KOCHI: The shortage of drug inspectors is adversely affecting the functioning of the State Drugs Control Department. According to sources, there are only 47 drug inspectors in the state who are entitled to inspect more than 21,000 medical stores functioning in the state. Apart from regular inspection of medical stores, the drug controllers have to collect samples of cosmetic products sold in the state.
They are also entitled to monitor the functioning of blood banks and keep a tab on the drug and cosmetics manufacturing sector. The shortage of drug inspectors has made the inspection of medical stores and sampling of cosmetic products a futile exercise, sources within the department said.Responding to the allegation, State Drug Controller Ravi S Menon said the department needs around 200 drug inspectors for effective regulation.
“We need one drug inspector to inspect 100 medical stores. Apart from this, he has other duties like sampling of cosmetic products. However we have only 47 drug inspectors, who are overburdened. I have written to the government to sanction the posts 100 drug controllers. The government understands the situation but a decision has been delayed due to the financial difficulties in the post-flood scenario,” he told Express. The state had established a drugs testing laboratory at Ernakulam recently at an expense of `10 crore.
Another testing laboratory will be inaugurated at Thrissur soon. The posts of 13 drug analysts have been sanctioned for the laboratories. However, with limited number of drug inspectors, the functioning of the laboratory has been affected. The Drug Controller Rank Holders Association had given a representation to the government urging to create more posts. The government has decided to fill the pending vacancies and 7 candidates are expected to join service soon. If the government sanctions 100 new posts, it will help effective regulation of the drugs sector, sources said.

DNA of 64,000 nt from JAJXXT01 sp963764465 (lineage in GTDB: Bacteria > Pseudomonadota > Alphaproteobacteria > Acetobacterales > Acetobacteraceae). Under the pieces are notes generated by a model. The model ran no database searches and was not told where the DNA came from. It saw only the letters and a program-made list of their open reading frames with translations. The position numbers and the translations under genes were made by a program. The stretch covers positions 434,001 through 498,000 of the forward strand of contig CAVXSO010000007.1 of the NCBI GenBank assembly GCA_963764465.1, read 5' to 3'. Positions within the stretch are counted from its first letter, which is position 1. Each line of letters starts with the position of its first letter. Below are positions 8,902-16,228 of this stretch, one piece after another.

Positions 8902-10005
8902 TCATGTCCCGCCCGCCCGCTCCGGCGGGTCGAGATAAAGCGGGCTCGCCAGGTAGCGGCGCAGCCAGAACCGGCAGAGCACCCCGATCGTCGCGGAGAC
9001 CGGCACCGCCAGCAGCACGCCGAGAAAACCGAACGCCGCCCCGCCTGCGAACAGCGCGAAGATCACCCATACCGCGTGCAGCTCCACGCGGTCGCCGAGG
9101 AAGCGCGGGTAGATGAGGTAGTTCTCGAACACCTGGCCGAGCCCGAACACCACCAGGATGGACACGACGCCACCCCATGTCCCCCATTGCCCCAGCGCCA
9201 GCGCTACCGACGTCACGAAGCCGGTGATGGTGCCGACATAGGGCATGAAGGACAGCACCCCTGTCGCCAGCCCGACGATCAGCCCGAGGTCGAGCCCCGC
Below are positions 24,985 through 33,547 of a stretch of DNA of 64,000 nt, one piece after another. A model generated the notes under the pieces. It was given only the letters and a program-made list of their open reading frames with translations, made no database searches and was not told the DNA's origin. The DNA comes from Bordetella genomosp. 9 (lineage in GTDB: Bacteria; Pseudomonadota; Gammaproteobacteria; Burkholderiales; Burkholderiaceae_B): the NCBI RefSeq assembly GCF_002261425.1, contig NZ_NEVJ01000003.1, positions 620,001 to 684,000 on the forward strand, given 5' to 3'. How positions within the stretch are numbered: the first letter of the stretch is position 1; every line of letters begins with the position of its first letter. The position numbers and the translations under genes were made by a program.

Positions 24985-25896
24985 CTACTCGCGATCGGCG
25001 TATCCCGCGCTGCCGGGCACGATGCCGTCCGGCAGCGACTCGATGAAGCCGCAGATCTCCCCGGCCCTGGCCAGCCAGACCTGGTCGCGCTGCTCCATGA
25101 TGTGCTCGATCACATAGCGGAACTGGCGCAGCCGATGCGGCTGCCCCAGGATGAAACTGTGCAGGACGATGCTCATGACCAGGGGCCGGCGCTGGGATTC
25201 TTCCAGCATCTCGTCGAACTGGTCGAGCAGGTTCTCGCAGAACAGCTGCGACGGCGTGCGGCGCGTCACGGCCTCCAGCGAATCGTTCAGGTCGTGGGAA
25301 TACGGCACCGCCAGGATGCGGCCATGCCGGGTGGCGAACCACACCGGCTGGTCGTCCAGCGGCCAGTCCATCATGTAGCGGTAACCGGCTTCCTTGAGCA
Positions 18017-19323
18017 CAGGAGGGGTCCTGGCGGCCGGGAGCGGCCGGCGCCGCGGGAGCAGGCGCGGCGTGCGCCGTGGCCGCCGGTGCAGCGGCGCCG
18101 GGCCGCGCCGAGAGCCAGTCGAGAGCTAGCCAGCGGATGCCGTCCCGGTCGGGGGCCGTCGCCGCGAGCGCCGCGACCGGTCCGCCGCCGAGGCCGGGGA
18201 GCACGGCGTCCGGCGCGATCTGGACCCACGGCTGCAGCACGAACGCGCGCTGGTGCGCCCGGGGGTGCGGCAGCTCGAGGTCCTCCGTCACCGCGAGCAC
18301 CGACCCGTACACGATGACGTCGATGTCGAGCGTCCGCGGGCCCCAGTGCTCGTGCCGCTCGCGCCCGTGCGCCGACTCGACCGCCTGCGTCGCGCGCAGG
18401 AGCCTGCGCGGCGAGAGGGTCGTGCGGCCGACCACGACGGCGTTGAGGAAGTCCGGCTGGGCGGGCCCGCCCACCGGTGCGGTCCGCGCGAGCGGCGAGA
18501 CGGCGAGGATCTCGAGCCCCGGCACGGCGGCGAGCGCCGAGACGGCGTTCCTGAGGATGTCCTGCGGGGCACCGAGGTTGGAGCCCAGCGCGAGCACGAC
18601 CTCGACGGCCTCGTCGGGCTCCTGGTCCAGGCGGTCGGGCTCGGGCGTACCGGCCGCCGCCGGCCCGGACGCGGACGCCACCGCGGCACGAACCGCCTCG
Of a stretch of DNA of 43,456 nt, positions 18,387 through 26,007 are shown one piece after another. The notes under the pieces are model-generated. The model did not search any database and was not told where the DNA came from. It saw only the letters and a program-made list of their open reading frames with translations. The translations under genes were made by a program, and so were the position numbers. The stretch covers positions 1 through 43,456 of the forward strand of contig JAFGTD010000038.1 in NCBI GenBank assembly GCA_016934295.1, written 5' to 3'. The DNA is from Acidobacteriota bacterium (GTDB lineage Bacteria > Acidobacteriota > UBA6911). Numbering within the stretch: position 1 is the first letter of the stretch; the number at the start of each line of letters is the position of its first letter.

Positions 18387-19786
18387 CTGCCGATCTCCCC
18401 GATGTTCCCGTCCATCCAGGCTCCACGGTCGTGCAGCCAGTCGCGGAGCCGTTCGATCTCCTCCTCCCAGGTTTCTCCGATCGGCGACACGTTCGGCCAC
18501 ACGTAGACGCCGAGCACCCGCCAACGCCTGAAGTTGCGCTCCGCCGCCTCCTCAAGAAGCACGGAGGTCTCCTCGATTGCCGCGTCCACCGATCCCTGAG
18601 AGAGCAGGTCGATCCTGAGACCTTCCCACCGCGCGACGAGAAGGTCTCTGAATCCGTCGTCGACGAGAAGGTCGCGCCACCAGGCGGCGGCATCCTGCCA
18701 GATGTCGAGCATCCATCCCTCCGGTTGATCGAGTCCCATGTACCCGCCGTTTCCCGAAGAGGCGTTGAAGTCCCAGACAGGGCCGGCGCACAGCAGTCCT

Due to the shortage of drug inspectors the yearly inspection of medical stores has been affected. Sampling of cosmetic products is a herculean task as products have been flooding the market. Only a government-notified drug inspector is entitled to collect the samples and send them inspection.
The Mashelkar Committee Report in its 2003 report had said, “the problems in the regulatory system in the country were primarily due to inadequate or weak drug control infrastructure at the State and Central level, inadequate testing facilities, shortage of drug inspectors, non-uniformity of enforcement, lack of specially trained cadres for specific regulatory areas, non-existence of data bank and nonavailability of accurate information.”
The Working Group on Drugs and Food Regulation for the 12th Five Year Plan had recommended strengthening of regulatory mechanism to ensure effective monitoring and inspection of the medicine sold in the country.“Strengthening of Drugs Regulatory Mechanisms is one of the major public health interventions. This ensures that safe, efficacious and quality drugs are made available to the people. Keeping in view the recommendations of the Mashelkar Committee, it is important that the infrastructure, both physical and human resource, both at the Centre as well as in the States is substantially augmented.”